From our perspective, cutting IT costs is truly part art, part science. While many great ideas for reducing IT spending exist, ultimately the ability to increase efficiency is typically based on five fundamental factors.
1. Leadership’s Level of Passion and Commitment to Efficiency
When leadership is apathetic about efficiency, the organization as a whole is typically apathetic as well. This lack of passion is often ok, especially in businesses with substantial product or service margins where time and energy may be best spent on areas other than squeezing every last nickel out of operations and administrative dollars.
However, few businesses have this luxury. In most organizations the leadership’s commitment and passion about IT efficiency acts as a driving force that pervades over time. As an extension of the concept, ‘what gets measured gets done’, most organizations eventually march to the beat of its leadership drum, even in cases where initial resistance exists. As long as the emphasis is consistent, the organization’s mindset, and with it each individual’s efforts, will focus on efficiency as a key goal of every IT initiative or activity.
2. Treating IT Efficiency as a Continuous Operational Objective
Another fundamental factor, consistent with leadership’s commitment, is treating IT efficiency as an enduring concept embedded in every service and activity an IT organization engages in. In many organizations, IT cost cutting is viewed as a periodic event, with sporadic spot audits or spending reviews that uncover a handful of opportunities for additional efficiencies.
These efforts are not without merit. However, they often have little sustainable impact because the mindset is not embedded in the culture, resulting at best in some level short-term savings followed by more spending on ‘bad costs’. When treated as a continuous objective, efficiency becomes a permanent management concept. Like other measures of performance including benefits realization, risk management, quality, and delivery schedules, efficiency becomes a tenet of operational performance.
3. The Organization’s Appetite for Change
Fundamental efficiencies in IT spending frequently require a particular operational approach. Even in federated models, the levers of efficiency that rely on centralization exist. However, organizations that operate in a mostly decentralized model, or one with few controls, may require substantial change to realize material reductions in IT spending.
But change is hard. Organizations and the people within them frequently must relinquish some level of control. People may be re-assigned or even let go to realize efficiencies. Previously accepted requirements are reconsidered. In many cases, strong leadership, good planning, and sound communication may simply be outgunned by culture, existing constituencies, and political maneuvering. In these cases, the ability to apply consistent pressure and accept incremental progress over time is often the required strategy for overcoming all too common obstacles to change.
4. An Idea’s Fit Within a Given Environment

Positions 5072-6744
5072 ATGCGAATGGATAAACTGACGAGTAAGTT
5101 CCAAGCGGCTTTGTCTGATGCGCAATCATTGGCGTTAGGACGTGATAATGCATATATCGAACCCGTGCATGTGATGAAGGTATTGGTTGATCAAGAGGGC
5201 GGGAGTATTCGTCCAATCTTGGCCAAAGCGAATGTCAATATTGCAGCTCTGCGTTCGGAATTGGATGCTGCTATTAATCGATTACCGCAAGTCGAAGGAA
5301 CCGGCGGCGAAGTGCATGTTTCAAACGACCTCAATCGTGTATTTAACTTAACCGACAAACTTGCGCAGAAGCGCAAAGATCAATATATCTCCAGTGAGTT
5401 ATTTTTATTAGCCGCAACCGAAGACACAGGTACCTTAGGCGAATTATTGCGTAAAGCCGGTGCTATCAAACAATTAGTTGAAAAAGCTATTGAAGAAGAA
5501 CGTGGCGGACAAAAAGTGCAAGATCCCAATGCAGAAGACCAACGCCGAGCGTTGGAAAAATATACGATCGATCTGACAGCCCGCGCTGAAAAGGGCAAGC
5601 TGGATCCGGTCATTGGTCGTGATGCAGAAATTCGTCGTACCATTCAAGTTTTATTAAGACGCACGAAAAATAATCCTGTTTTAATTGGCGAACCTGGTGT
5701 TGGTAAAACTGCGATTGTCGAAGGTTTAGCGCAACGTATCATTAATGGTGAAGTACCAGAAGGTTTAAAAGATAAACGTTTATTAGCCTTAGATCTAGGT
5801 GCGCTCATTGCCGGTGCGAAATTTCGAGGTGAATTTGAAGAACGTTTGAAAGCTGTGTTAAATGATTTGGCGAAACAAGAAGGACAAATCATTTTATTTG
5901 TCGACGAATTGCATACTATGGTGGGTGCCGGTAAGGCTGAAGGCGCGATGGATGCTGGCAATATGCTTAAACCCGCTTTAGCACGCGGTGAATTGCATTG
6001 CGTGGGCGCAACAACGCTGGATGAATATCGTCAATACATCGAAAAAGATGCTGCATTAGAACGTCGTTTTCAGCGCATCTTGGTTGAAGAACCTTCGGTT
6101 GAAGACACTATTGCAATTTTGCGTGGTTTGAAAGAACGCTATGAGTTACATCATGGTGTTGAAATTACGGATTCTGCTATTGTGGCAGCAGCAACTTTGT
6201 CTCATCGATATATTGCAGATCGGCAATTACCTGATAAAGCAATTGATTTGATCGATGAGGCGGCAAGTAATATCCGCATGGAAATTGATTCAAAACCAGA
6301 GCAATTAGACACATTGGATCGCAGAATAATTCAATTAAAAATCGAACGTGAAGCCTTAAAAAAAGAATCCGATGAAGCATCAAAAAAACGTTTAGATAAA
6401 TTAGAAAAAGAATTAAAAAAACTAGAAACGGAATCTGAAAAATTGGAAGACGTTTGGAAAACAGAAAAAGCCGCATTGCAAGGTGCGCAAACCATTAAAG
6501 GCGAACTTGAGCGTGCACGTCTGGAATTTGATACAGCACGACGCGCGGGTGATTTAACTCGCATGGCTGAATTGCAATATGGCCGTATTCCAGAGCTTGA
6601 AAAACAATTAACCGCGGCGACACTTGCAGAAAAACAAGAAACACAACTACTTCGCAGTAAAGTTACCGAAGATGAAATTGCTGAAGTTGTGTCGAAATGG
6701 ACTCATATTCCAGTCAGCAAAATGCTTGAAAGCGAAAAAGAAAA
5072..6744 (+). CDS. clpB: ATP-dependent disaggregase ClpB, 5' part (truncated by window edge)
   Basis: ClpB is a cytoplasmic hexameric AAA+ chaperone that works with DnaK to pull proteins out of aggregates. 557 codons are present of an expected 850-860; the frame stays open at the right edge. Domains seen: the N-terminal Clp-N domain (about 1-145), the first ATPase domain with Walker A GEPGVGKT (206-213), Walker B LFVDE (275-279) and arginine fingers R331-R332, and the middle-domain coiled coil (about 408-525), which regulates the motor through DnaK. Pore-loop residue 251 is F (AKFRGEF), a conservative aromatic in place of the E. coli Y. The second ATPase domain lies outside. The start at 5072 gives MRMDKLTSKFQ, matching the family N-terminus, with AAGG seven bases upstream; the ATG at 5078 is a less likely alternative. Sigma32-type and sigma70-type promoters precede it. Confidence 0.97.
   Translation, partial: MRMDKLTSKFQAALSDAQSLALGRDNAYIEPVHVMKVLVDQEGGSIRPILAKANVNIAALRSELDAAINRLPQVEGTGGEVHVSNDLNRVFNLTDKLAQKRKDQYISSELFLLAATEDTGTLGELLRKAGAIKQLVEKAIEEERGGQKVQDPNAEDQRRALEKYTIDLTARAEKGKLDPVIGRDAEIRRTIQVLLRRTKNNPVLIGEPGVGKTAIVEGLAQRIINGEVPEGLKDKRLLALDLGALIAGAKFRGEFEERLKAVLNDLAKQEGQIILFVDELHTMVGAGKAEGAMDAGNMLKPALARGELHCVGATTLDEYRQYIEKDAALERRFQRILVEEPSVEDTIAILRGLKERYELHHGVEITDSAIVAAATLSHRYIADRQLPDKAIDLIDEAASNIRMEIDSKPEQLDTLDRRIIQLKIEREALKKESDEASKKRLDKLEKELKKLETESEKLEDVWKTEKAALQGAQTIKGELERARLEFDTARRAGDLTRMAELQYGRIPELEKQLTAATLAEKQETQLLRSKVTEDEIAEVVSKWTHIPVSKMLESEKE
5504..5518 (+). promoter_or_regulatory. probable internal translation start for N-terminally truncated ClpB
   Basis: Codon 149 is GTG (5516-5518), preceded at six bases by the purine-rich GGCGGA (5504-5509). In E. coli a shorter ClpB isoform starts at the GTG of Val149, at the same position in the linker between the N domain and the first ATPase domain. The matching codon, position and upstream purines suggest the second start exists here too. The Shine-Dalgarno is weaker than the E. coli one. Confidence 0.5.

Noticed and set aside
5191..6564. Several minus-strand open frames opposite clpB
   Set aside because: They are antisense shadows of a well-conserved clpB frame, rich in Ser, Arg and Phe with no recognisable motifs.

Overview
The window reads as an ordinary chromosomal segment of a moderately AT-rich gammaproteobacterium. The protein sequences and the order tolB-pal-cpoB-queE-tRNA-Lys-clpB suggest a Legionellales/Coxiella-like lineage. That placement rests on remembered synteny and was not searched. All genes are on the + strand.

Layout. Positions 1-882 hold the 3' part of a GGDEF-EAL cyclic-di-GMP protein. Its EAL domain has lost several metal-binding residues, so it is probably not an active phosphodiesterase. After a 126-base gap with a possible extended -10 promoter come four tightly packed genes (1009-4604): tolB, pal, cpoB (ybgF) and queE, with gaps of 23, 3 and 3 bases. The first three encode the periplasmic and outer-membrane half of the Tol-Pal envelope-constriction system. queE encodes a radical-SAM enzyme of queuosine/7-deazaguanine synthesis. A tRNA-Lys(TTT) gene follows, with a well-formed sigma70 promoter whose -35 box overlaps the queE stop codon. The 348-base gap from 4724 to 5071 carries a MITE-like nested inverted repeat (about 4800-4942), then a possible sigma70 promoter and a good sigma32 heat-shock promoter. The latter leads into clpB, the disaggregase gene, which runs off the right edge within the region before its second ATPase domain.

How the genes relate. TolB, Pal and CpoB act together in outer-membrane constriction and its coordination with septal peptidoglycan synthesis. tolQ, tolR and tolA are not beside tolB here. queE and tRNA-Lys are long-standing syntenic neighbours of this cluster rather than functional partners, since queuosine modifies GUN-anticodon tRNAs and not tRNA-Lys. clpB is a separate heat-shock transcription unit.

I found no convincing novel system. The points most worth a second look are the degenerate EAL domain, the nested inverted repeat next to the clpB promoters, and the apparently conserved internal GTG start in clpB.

Every environment is unique and a one-size-fits all approach simply doesn’t exist in virtually any aspect of technology implementation, operations, and management. What works in one organization may not work in another, even in what may seem a similar environment. In one organization for example, the procurement organization essentially represented the 800 pound gorilla and no business case, no matter how sound, was going to wrest any acquisition control from the group. Many otherwise obvious opportunities remained unrealized based on, from the IT organization’s perspective, an intractable obstacle to progress.
An organization’s culture, historic evolution, even existing vendor and technology footprints can increase or decrease the feasibility of short, medium, or larger-scale efficiency opportunities. The frequent key to successful cost take out or avoidance is understanding the organizational landscape and using it to inform opportunity selection.
5. The Business and Technical Acumen of IT Managers
Ultimately, individual project and organizational management and technical capability impact efficiency significantly. Seemingly great project managers deliver on time and budget useless technology because they lacked the technical or domain expertise to recognize during the effort that it would not deliver its intended value. IT managers fail to differentiate between projects and continuous operational activities, often investing significant amounts to support short-term efforts or failing to invest enough in supporting or automating an activity that will endure perpetually.
Individuals who lack real IT management and technical project expertise frequently represent huge buckets of organizational waste. Millions are wasted in some IT organizations annually simply because the broader leadership fails to recognize the value of a strong and truly experienced IT management capability. Organizations that pay for quality, whether its internal or external, often see the additional investment returned in the form of spending avoidance that is exponentially greater than the investment.
Organizations with strong leadership commitment to efficiency, an appetite for change, and experienced management are well positioned to realize or continue realizing substantial efficiencies in IT spending. However, even those lacking these fundamental factors can enjoy, through a wide-variety of operational or tactical opportunities, reductions in or avoidance of unnecessary spending while working to incrementally change the broader IT organization towards a larger, more permanent model of efficiency.